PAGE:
2.7. Comparison Results for Resource Utilization The resource reservation schemes discussed here can also be compared in terms of resource consumption, the time taken for each connection and relevant algorithms. The utilization is given in percentage after analyzing the distinctiveness of each scheme. The Early Blocking scheme is well suited for the micro cellular network. The TBR shows higher throughput than the other schemes. Each connection (new/ hand-off) should be given at right time, immediately after the request, which is performed by the TBR approach and the algorithm is also proved. The following table- 2 depicts the performance of all the schemes. Table 2 – Schemes Compared in terms of Resource Utilization Resource Scheme Time Taken Algorithm Utilization Fixed Channel 80% (from More for Allocation random each Proven Scheme comparison) connection Dynamic Channel 73% Dynamic Proven Allocation Scheme Channel Lesser than Not completely Borrowing 73% fixed proven Scheme scheme 75% (suited Early Blocking only for micro Not proved Minimum Scheme cellular completely network) Tiered Proved with Bandwidth simulation and 70% Minimum Reservation mathematical Scheme result

III.

RESULTS

After the simulations, the TBR scheme, Dynamic scheme and the Enhanced TBR scheme performances are obtained in the form of graph. The remaining bandwidth is calculated in each

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The SIJ Transactions on Computer Networks & Communication Engineering (CNCE), Vol. 1, No. 1, March-April 2013 approach and the values are taken over particular time periods. The remaining bandwidth after satisfying all the requests is more for the TBR approach than the dynamic approach. Under bandwidth borrowing scheme, other sector’s resource is also utilized by the nodes, so the fulfilment of the

requests is growing. So the remaining total bandwidth is less than the TBR approach. The following figure 4 shows the utilization of the bandwidth by the three approaches. The TBR approach conserves the bandwidth more than the other schemes.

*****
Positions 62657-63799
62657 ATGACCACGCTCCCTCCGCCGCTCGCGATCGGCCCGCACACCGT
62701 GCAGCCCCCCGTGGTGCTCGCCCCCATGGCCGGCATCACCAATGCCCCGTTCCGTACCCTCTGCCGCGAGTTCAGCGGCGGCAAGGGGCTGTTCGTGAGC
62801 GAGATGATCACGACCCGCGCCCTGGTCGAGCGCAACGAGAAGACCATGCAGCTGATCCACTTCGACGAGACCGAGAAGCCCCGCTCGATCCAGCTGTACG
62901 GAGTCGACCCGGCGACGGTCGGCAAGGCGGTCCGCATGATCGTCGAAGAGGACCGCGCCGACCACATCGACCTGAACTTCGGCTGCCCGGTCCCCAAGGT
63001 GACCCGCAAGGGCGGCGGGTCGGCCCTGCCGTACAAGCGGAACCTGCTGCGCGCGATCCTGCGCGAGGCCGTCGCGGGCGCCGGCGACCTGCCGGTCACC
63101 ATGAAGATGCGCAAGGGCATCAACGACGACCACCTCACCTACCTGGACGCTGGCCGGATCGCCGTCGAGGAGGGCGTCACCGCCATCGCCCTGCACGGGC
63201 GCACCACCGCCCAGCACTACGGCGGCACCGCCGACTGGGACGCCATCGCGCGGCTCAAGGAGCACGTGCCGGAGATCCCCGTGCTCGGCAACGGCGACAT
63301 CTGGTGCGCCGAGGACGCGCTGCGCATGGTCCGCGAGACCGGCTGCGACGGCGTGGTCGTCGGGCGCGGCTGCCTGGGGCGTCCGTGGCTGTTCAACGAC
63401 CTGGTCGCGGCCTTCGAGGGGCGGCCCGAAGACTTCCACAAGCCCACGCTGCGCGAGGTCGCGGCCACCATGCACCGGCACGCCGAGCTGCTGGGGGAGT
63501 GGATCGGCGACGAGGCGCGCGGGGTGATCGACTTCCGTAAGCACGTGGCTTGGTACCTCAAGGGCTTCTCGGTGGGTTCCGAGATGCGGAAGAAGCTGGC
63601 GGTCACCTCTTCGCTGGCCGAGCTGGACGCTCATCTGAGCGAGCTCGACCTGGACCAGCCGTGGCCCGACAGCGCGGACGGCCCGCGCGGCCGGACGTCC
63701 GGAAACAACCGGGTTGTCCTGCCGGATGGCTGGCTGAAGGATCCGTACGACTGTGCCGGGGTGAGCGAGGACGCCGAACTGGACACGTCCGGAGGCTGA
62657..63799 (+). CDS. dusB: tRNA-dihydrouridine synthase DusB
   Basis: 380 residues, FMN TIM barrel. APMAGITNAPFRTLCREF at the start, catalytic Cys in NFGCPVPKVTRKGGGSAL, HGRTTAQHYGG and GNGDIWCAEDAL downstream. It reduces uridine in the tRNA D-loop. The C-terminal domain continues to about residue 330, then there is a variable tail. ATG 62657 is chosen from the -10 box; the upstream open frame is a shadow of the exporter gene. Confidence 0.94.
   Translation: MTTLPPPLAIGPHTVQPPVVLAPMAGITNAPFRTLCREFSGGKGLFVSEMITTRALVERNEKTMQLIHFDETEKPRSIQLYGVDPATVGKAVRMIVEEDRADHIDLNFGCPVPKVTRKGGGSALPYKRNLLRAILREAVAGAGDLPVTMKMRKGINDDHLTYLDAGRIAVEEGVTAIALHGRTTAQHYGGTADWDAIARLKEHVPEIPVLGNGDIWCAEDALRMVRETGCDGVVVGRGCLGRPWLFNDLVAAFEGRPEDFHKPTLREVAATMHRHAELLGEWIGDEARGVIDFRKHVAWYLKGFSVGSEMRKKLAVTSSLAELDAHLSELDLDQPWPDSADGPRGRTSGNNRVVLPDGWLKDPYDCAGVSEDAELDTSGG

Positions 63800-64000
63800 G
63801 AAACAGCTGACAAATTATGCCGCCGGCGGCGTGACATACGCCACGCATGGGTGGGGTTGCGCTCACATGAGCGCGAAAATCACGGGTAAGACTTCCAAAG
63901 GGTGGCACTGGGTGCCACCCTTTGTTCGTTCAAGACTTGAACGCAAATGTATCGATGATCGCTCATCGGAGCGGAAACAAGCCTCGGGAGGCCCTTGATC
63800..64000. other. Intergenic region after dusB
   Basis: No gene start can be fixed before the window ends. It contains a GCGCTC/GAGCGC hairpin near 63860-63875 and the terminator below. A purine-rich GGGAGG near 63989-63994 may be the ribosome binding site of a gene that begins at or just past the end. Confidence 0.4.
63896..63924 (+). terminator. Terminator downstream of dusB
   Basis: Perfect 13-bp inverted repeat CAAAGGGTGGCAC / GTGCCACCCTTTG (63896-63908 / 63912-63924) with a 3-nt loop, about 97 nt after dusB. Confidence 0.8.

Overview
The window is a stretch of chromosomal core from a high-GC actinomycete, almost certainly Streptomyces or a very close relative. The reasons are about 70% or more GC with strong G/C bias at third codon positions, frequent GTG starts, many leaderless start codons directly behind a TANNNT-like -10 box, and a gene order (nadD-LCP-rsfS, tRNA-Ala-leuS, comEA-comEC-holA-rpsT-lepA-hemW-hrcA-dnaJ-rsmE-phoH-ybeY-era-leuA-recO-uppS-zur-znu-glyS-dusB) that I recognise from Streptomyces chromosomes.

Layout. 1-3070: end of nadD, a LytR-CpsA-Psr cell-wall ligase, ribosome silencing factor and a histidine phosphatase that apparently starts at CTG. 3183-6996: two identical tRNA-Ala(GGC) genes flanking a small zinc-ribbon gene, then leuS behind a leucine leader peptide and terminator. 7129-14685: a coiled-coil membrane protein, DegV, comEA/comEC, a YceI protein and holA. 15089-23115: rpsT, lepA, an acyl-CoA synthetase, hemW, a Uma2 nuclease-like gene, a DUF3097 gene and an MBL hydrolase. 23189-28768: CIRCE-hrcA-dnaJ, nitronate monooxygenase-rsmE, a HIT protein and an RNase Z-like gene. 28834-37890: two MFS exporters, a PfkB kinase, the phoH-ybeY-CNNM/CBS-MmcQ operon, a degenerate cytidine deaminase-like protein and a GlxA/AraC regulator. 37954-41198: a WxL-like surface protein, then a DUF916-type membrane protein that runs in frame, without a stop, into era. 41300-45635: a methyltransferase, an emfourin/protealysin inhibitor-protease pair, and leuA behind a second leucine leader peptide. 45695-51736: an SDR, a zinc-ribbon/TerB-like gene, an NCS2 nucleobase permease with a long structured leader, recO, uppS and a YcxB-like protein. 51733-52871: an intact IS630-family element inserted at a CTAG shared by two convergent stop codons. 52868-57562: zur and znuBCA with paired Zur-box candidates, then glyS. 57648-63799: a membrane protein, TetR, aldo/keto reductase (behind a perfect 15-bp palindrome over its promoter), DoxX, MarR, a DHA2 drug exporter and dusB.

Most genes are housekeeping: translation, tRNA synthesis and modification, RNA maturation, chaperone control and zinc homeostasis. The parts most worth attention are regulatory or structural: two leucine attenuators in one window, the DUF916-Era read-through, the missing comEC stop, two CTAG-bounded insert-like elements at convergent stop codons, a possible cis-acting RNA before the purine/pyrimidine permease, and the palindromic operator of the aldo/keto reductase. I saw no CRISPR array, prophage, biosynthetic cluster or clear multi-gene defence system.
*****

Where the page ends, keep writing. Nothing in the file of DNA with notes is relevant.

Figure 4 – Bandwidth Utilization Graph

IV. CONCLUSION In case of wireless cellular networks, providing an effective QoS for enhanced communication is a challenging task. The growing popularity of the 3G/4G networks has turned the attention of many researchers towards itself. While considering one of the QoS parameters, the resource reservation, there are many schemes with their own advantages and disadvantages. As the mobile users and handoff rates grow, the need for the better QoS is also increasing. The earliest schemes basically good in less traffic, of course, they are not unsuitable. The Early Blocking and Tier Based Bandwidth Reservation Schemes play major roles in improving the bandwidth utilization. Even though various methods proposed regarding hand-off prioritization in case of Early Blocking Scheme, they are not compared quantitatively and they lag in real time scenario. But, they can be proved in real time and will be better schemes for QoS in wireless network. The next approach, the TBR Scheme seems to be more suitable for better bandwidth utilization and for better bandwidth conservation. The main advantage of this scheme is that it is proved mathematically along with the simulation results. Thus this scheme and the enhanced scheme with bandwidth borrowing can easily be adopted in real time usage and will provide a better QoS in the wireless cellular network. They have their own drawbacks but they are of less significance.